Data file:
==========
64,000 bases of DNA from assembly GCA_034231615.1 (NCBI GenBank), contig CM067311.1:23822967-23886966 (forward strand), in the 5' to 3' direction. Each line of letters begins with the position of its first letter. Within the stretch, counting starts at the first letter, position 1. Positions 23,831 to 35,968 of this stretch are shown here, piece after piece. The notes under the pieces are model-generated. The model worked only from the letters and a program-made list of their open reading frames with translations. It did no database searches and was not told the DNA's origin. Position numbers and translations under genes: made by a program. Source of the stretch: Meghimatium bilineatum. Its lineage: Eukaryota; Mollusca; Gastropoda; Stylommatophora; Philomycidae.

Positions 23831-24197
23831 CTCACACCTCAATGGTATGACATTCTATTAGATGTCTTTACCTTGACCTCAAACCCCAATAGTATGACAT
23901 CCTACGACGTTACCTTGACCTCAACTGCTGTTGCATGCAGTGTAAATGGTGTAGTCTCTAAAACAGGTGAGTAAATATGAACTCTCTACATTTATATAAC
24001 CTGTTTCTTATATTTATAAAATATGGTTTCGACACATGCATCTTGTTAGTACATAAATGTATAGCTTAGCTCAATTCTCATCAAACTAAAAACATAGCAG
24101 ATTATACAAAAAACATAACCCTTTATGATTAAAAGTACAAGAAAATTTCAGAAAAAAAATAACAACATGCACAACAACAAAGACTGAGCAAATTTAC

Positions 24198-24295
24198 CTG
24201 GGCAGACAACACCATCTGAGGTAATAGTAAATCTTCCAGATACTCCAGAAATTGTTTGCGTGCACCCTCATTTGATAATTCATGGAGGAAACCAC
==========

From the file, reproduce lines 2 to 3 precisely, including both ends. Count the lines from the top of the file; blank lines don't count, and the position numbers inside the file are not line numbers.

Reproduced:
Positions 23831-24197
23831 CTCACACCTCAATGGTATGACATTCTATTAGATGTCTTTACCTTGACCTCAAACCCCAATAGTATGACAT